“DeLee’s procedure, which became widely adopted, began with sedation of the woman with scopolamine when labor started. Her cervix was allowed to dilate on its own and she was given ether during the second stage. The doctor would then perform a generous episiotomy, and extract the baby with forceps. Removal of the placenta followed, as did a dose of ergot to help the uterus contract, and the perineal cut was stitched restoring what DeLee called “virginal conditions.”
Is there a generation of women that were subjected to episiotomies and forceps unknowingly? Is my aunt one of these women? It is hard to imagine that a woman wouldn’t know she had an episiotomy or forceps used on her. However, when they have no agency, no education about birth and surrender themselves to the care of their doctor, there is space for ignorance and maybe even denial.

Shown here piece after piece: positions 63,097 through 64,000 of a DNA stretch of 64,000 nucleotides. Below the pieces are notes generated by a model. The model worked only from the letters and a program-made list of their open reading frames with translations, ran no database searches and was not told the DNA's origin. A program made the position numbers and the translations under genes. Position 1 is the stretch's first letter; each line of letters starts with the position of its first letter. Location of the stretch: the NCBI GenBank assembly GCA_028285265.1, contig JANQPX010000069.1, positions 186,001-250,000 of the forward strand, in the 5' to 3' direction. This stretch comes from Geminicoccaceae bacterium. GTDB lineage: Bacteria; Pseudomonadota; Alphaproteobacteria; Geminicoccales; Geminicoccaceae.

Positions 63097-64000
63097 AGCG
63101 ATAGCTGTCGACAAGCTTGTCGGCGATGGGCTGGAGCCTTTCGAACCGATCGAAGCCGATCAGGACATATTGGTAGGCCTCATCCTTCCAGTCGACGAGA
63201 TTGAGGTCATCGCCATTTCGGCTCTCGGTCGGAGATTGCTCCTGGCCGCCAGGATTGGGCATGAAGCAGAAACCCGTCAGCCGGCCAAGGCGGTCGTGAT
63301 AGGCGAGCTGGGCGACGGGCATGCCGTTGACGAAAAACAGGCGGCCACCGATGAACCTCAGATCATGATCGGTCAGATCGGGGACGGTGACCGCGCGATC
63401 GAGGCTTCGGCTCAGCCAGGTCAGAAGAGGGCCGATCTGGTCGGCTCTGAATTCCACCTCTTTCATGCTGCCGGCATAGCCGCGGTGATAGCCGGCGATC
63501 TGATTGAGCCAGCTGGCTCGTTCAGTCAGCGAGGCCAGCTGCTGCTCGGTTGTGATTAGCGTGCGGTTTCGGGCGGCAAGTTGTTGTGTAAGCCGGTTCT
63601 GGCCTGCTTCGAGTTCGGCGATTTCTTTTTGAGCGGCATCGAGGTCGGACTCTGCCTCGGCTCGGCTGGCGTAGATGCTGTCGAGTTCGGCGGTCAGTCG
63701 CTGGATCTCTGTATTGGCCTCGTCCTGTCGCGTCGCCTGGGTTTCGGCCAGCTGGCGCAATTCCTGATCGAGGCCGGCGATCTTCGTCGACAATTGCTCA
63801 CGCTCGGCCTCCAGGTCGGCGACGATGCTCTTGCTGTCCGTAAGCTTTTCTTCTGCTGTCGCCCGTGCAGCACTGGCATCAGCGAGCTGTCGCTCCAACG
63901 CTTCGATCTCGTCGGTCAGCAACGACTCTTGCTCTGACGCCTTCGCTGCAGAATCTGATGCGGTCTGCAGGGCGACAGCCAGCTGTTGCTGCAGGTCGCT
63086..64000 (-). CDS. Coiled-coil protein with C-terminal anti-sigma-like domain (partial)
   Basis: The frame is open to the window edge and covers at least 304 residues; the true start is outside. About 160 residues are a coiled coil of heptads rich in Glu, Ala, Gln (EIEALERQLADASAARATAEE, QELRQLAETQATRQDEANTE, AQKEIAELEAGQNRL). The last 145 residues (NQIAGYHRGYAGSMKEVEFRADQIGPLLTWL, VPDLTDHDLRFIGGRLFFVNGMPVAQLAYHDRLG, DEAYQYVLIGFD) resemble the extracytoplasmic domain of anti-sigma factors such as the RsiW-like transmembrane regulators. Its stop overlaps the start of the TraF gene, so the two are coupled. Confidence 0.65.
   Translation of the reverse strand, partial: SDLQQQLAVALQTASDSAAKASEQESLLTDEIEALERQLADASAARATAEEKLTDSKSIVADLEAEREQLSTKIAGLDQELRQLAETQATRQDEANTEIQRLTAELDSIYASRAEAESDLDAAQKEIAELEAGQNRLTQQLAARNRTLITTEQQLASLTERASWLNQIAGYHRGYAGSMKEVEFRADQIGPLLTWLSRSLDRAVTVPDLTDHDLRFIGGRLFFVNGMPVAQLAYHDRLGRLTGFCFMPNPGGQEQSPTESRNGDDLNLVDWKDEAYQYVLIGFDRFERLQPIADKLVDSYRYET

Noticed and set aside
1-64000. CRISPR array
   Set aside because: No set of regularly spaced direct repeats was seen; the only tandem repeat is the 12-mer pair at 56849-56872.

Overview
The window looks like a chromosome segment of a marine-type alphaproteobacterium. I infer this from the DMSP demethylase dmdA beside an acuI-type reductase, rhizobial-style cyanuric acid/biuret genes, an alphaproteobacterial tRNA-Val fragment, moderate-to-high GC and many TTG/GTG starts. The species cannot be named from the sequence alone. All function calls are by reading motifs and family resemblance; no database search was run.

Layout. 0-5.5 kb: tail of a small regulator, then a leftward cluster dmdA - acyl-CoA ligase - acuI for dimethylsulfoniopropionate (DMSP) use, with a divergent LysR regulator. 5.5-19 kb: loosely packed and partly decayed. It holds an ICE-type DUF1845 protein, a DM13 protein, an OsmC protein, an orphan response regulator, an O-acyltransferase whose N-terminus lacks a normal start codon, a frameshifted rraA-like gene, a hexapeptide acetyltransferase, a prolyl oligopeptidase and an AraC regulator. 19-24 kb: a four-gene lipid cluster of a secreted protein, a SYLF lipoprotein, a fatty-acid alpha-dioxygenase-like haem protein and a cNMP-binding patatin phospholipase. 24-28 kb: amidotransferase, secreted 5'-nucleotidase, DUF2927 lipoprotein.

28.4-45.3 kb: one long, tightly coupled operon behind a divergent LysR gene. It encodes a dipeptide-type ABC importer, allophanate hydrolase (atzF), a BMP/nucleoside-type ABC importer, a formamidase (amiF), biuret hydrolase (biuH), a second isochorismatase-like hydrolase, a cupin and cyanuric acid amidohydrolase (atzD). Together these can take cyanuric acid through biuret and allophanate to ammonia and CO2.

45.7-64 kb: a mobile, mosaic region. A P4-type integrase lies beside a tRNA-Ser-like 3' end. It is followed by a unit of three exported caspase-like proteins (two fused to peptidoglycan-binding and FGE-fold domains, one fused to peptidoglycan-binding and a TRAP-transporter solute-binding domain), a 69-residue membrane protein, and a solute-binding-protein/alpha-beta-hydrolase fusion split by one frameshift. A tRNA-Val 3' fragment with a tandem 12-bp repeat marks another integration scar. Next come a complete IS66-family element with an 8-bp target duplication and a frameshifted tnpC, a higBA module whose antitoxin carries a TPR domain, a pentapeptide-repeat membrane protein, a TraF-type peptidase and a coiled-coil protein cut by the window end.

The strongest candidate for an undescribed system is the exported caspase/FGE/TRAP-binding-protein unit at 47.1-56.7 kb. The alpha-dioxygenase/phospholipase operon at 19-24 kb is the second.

It is appropriate to mention briefly the state of caesarian births, although this is not part of my family’s history.  Alice states that caesarians were not prominent until 1965-1970, with rates increasing in the 1980’s and 1990’s. She equates the rise in caesarians beginning between 1965 and 1970, with the female liberation movement. Women were demanding access to caesarians! This is similar to the demand discussed earlier, for twilight sleep around the beginning of the century. Women believed that by having access to the latest technological advancements in medicine, they were not only educated and part of this cutting edge profession, they were in control of their birth. No longer having to regress to a more primitive state of painful natural birth.